Teen facing jail gets chance to graduate

LISBON – An Alliance teen was given the opportunity to finish high school before serving jail time for carrying a concealed weapon and underage consumption.

In a plea deal on Monday in Columbiana County Municipal Court, Dyron L. Hancock, 18, Patterson Street, Alliance pleaded no contest to carrying a concealed weapon, which was amended from a felony to a misdemeanor.

According to court documents, Hancock had been the rear seat passenger in a vehicle traveling west on U.S. Route 62 near Idaho Avenue at 1:43 a.m. on Feb. 17. Just prior to that time, at 1:37 a.m. Salem police had been sent to the Foxes Den regarding shots fired from a vehicle, which matched the description of the one Hancock was riding in. No one was injured in the shooting incident.

The gun was reportedly found near Hancock and the driver, Angel Makeda Jackson, 26, South Arch Street, Alliance, had denied previously in court knowing about the gun. She also said she had been asked by the teen, who was her sister’s ex-boyfriend’s little brother, for a ride when she was leaving the Foxes Den in Salem for Alliance. She was also allowed to plead to a misdemeanor carrying a concealed weapon charge, fined $250 and given credit for two days served in jail.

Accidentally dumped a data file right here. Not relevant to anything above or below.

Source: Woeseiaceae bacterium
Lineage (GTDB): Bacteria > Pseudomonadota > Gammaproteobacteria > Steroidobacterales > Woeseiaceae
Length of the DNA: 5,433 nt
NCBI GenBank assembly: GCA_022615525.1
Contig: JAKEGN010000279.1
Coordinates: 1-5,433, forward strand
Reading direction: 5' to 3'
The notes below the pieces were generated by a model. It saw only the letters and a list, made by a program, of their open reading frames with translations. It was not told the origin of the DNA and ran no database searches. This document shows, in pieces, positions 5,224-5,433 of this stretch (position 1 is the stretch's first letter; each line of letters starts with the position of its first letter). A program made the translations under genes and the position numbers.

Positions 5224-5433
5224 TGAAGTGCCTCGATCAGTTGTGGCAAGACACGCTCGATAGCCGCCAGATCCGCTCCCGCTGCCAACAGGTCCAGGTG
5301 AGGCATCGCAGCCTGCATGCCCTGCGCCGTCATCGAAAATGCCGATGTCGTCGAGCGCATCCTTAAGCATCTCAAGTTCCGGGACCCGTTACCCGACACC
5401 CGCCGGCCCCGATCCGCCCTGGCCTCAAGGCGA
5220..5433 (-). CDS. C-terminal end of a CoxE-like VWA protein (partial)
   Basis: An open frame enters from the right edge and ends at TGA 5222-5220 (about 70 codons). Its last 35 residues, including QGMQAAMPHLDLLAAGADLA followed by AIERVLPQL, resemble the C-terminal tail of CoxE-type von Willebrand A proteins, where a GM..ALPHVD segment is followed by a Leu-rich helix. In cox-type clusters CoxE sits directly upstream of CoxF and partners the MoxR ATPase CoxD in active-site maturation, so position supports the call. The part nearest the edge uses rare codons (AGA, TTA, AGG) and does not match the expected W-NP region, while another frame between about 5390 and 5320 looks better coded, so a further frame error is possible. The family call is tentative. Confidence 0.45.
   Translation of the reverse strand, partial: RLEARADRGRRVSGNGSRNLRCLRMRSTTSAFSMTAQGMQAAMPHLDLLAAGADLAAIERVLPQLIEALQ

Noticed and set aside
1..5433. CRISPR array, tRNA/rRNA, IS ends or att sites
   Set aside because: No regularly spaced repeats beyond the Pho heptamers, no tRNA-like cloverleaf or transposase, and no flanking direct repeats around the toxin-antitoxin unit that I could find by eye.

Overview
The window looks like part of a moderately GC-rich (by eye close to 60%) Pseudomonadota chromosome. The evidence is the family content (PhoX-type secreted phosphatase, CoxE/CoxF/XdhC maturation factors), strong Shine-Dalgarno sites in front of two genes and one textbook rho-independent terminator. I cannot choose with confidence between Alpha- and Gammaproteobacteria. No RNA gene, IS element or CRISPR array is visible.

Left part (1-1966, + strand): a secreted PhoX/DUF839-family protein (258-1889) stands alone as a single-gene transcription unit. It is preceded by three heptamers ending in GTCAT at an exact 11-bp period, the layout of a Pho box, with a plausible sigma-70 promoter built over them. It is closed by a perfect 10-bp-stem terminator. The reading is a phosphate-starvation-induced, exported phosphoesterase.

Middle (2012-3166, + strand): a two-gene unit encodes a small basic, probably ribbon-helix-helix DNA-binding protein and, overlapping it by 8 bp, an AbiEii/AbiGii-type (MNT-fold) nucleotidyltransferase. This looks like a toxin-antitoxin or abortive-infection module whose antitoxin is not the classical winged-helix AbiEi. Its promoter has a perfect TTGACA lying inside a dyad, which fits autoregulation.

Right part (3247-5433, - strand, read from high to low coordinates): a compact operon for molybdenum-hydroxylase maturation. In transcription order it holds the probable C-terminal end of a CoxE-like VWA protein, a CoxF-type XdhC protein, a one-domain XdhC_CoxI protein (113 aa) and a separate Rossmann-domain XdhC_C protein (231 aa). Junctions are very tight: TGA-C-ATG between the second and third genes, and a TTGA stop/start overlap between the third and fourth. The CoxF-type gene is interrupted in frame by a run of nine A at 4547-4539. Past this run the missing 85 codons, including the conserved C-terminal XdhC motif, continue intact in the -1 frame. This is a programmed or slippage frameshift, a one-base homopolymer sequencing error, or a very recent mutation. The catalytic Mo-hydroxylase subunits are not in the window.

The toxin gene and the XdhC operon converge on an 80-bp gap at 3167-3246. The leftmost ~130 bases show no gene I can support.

When he was searching the vehicle, Perry Township Patrolman Donald Paulin reportedly found a loaded and locked 22-caliber handgun under a seat. In court on Monday, Paulin told Judge Mark Frost the gun smelled as if it had been recently fired. It also was missing a piece, Paulin said, forcing the person shooting it to manually eject the casing.

Hancock was fined $550 and sentenced to 177 remaining days in jail with credit for three days already served. He does not report to jail until June 7, giving him time to complete his senior year of school. A review hearing was set for July 1.

Frost noted allowing the teen to finish high school would also force him to stay out of trouble, even through all the temptations of graduation parties. If he can stay out of trouble, Frost said he would consider placing him on probation at the July review hearing.

Frost told Hancock to graduate, stay out of trouble and listen to his mother, who was in the courtroom to support him.

“Listen to this young lady,” Frost said. “Your mother knows more than you think she knows.”